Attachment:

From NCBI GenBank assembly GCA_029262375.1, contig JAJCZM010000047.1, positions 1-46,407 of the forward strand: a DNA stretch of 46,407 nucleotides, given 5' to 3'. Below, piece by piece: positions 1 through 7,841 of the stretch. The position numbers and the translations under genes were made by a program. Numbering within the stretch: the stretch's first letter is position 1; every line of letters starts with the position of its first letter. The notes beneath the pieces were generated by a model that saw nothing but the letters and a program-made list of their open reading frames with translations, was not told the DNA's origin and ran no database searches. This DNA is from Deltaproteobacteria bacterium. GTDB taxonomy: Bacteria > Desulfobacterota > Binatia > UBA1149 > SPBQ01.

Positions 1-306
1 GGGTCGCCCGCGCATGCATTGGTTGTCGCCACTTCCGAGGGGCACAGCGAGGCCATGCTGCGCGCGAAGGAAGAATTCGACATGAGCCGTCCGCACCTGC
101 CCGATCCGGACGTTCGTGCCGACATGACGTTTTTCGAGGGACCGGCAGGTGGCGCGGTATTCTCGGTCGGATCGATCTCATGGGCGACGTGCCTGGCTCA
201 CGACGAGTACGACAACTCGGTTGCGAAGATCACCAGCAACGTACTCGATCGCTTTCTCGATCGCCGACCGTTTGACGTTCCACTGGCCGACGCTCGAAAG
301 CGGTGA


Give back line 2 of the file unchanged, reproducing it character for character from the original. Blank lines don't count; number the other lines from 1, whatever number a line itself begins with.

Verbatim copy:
Positions 1-306